Medical Translation – Definition
Medical translations involve documents in the field of medicine and pharmacy. They include the translation of technical, standardization, clinical and marketing documentation, software and training courses on pharmaceutical and medical products and the healthcare system. Specialised medical translations are also required for pharmaceutical and medical product labels, and for clinical trial documentation and medical equipment certificates.
Medical translations belong to the category of specialist translations. They require from the translator not only proficient language skills but also specialist knowledge in the field of medicine and pharmacy.
What types of documents can be translated?
The following documents are translated in the medical industry:
- marketing materials (descriptions of medical services offered by hospitals, clinics, and doctor’s offices);
- medical opinions;
- descriptions of pharmaceutical products (drug leaflets);
- descriptions of medical equipment (catalogues);
- scientific publications (articles and books) in the scope of medicine and related fields;
- laboratory results;
- results of specialist tests: ultrasound (USG);
- electrocardiogram (ECG), computed tomography (CT);
- discharge from the hospital with treatment description (medical history);
- sick leave documents.
The process of translating medical records
The translation of medical records consists of several stages that are designed to ensure accurate translation and minimize the risk of errors.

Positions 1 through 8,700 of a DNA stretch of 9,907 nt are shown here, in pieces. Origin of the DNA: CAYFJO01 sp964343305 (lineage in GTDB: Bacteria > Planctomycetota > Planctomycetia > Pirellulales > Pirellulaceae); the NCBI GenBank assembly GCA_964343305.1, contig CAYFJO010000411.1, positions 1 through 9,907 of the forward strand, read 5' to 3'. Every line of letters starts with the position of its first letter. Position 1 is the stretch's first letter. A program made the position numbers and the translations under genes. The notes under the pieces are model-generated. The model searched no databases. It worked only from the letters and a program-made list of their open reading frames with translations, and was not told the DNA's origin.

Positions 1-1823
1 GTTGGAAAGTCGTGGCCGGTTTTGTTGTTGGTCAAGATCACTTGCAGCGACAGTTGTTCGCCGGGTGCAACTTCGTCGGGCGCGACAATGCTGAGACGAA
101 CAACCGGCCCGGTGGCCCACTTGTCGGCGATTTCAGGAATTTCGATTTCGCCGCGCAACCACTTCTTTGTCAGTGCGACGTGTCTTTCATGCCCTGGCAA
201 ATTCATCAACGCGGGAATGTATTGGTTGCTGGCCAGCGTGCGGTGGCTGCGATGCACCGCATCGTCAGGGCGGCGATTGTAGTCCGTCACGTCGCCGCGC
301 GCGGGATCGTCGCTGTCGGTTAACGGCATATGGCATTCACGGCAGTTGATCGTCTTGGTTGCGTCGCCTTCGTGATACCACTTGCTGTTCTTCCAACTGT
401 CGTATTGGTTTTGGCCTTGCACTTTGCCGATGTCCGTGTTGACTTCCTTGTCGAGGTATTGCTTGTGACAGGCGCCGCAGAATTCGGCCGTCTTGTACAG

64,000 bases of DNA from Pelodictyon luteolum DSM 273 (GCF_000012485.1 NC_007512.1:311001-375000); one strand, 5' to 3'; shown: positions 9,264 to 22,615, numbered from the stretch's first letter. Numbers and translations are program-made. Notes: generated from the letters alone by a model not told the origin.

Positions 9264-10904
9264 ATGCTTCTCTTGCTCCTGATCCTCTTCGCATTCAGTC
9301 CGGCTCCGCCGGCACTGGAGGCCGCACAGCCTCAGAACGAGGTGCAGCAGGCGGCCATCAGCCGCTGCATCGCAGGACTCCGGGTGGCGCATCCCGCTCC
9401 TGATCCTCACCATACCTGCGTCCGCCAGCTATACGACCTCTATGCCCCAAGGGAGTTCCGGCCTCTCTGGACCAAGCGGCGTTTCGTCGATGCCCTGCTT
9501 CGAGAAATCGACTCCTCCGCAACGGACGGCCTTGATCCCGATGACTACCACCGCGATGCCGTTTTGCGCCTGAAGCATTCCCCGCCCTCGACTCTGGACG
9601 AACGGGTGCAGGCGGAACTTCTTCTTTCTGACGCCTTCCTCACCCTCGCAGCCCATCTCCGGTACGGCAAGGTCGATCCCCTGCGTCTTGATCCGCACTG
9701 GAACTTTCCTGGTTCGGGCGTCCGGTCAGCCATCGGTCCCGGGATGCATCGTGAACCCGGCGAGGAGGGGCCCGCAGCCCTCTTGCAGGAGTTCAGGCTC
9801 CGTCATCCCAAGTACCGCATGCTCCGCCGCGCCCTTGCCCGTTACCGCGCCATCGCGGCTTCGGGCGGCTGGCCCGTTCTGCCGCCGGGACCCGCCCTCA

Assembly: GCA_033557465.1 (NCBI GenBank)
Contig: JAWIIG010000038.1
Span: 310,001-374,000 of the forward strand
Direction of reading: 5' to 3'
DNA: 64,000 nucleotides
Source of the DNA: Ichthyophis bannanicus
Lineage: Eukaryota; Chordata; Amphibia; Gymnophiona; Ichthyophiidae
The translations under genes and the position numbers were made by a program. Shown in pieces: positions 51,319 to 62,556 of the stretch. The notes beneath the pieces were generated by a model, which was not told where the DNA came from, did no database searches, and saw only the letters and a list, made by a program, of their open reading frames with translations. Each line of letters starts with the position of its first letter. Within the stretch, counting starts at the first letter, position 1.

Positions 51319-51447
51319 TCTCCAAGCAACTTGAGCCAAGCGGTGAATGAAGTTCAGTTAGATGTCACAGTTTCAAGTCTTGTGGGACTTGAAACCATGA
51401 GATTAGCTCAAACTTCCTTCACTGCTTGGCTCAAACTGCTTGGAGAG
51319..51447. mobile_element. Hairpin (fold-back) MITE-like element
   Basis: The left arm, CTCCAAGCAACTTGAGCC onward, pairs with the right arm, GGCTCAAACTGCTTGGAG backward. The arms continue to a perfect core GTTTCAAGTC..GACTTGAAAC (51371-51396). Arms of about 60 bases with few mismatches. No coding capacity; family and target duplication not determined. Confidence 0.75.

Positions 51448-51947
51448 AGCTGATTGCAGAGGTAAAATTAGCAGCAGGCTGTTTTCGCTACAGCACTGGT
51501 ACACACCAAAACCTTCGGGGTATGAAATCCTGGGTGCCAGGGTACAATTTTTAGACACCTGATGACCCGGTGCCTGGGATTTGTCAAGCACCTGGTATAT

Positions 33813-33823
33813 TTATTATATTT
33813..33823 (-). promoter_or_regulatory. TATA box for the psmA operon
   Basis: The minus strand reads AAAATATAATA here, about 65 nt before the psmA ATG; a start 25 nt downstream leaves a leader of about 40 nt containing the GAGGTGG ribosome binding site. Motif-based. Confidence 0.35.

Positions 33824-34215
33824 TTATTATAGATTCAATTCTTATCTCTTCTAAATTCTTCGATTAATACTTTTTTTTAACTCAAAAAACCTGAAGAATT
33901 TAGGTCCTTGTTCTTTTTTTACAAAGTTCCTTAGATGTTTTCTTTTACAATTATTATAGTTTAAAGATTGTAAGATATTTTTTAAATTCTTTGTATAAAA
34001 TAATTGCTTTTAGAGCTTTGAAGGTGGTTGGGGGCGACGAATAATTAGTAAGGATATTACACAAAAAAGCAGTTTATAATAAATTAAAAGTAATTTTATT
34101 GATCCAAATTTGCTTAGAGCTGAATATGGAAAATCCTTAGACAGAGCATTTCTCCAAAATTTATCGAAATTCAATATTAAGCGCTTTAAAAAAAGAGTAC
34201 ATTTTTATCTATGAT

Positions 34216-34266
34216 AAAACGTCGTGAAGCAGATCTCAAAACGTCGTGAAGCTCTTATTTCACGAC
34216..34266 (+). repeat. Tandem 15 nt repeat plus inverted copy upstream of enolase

Medical documents can be difficult to translate – they contain many jargon phrases and specialized terms. Medical records also provide a space for communication between doctors. In medical translations, all medical records must be translated in their entirety.
The first step is to translate the documentation from the source language to the output language. Then the document is passed to the editor, who checks whether the text has been translated using the correct terminology and whether the style of translation matches the source document. The final document should be properly formatted to maintain the form of the source document. The last step may be giving the document to a proofreader who checks whether the final text has been formatted in the same style as the original, has the correct punctuation, and does not contain errors.
Quality – Standards applicable to medical translations
The medical translation must always be accurate and reflect the source text. Translators need to be familiar with the standards used to create medical texts. These vary depending on the type of document.
The guidelines for the European Medicines Agency (EMEA) apply to drug leaflets and other information on medical and pharmaceutical products. They are updated periodically and the translator must be up to date with all changes.
Translations of documents related to clinical trials conducted in the European Union must comply with the Clinical Trials Directive (e.g. Directive 2001/20/EC, 2005/28/EC).
It is also necessary to comply with standards regarding the naming of diseases. The translations of medicinal products and raw materials are regulated by the European Pharmacopoeia.